torch

noun, often attributive
\ˈtȯrch \

Definition of torch 

(Entry 1 of 2)

1 : a burning stick of resinous wood or twist of tow used to give light and usually carried in the hand : flambeau

2 : something (such as tradition, wisdom, or knowledge) likened to a torch as giving light or guidance pass the torch to the next generation

3 : any of various portable devices for emitting an unusually hot flame — compare blowtorch

4 chiefly British : flashlight sense 1

torch

verb
torched; torching; torches

Definition of torch (Entry 2 of 2)

transitive verb

: to set fire to with or as if with a torch

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Synonyms & Antonyms for torch

Synonyms: Verb

burn, enkindle, fire, ignite, inflame (also enflame), kindle, light

Antonyms: Verb

douse (also dowse), extinguish, put out, quench, snuff (out)

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Examples of torch in a Sentence

Noun

in an insurance scam, the slumlord hired a torch to burn the tenement down

Verb

An arsonist torched the building. police suspect that the owner torched the house for the insurance money
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Recent Examples on the Web: Noun

The quadrennial passing of the torch has begun for the third time, this time with Miami Heat coach Erik Spoelstra on the sidelines. Ira Winderman, Sun-Sentinel.com, "From Spoelstra to Lue to Walton: Life with LeBron becomes an oral history," 9 July 2018 Vince Villanueva walks nonchalantly through the crowded floor of the Schaumburg Convention Center while holding what seems to be (to the untrained eye) a raggedy old shoe above his head like the Statue of Liberty’s torch. Chris Lamorte, chicagotribune.com, "$9,000 Nikes and more: Schaumburg Sneaker Con a paradise for 'Sneakerheads'," 13 June 2018 In a signature galaxy far, far away passing of the torch, the note also featured a picture of what appeared to be Rey’s hand holding out a lightsaber to Iron Man. Megan Mccluskey, Time, "Star Wars Passes the Box Office Lightsaber to Avengers: Infinity War," 1 May 2018 Rashaan Evans and Harold Landry could herald the passing of the torch in the linebacking corps. Nate Davis, USA TODAY, "NFL draft grades 2018: Which teams had best, worst classes?," 28 Apr. 2018 Far From the Podium The ceremony also incorporated a passing of the torch to Beijing, which will host the 2022 Winter Games, before the Olympic cauldron was extinguished. Jason Duaine Hahn, PEOPLE.com, "A Korean Party! The Olympic Closing Ceremony Caps Off an Exhilarating Games," 25 Feb. 2018 His guidance will be crucial in helping the Spurs navigate a complicated passing of the torch. Jeff Mcdonald, San Antonio Express-News, "Changing of the point guards: How Dejounte Murray was built to succeed a legend," 21 Feb. 2018 Toast the meringue with a torch or under the broiler for a few seconds until the surface is lightly golden brown. Woman's Day Kitchen, Woman's Day, "S'mores Ice Cream Pie," 9 May 2016 Throughout the hotel, there are more than 2,000 Lego models, made from more than 3 million bricks, from flickering wall torches and sleeping mice to wizard staffs and butterflies. Degen Pener, The Hollywood Reporter, "Inside Legoland's New Castle-Themed Hotel," 28 Apr. 2018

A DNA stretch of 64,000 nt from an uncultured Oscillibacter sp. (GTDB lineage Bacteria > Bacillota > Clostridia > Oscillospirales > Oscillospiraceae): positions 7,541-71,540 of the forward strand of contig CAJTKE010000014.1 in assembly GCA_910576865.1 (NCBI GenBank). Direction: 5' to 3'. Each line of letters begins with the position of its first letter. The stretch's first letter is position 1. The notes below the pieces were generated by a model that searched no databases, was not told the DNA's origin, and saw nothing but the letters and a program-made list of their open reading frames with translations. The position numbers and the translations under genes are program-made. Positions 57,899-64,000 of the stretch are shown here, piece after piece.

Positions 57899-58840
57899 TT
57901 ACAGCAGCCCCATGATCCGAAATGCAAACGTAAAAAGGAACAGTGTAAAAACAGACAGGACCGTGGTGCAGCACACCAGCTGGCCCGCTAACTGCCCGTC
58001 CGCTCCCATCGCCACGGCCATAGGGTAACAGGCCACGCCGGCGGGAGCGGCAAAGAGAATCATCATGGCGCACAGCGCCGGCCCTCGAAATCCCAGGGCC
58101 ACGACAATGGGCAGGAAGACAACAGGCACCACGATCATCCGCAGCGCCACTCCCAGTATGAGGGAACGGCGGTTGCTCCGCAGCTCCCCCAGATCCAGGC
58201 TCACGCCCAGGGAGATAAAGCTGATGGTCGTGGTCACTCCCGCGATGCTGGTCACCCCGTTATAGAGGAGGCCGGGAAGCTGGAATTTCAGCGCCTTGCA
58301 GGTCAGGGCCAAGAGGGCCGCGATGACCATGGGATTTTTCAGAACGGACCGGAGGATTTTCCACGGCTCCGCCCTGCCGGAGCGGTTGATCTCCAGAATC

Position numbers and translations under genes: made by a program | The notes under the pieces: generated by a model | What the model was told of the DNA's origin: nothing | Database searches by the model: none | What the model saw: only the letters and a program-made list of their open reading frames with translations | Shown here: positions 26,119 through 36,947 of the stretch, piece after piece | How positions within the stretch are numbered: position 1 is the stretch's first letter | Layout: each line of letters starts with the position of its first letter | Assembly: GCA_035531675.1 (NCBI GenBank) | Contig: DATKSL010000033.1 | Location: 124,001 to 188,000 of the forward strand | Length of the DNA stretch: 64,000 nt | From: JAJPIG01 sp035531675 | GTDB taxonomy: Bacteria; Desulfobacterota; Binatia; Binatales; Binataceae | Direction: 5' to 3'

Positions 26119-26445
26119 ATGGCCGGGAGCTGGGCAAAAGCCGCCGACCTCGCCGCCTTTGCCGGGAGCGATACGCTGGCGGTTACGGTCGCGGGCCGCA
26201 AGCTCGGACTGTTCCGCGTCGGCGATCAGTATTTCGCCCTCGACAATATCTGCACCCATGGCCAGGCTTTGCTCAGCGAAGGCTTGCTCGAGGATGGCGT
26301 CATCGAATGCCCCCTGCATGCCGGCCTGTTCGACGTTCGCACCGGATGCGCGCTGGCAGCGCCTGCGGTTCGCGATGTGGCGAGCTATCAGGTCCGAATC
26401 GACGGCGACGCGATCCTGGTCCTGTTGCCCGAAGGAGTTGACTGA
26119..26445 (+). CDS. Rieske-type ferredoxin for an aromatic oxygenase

Recent Examples on the Web: Verb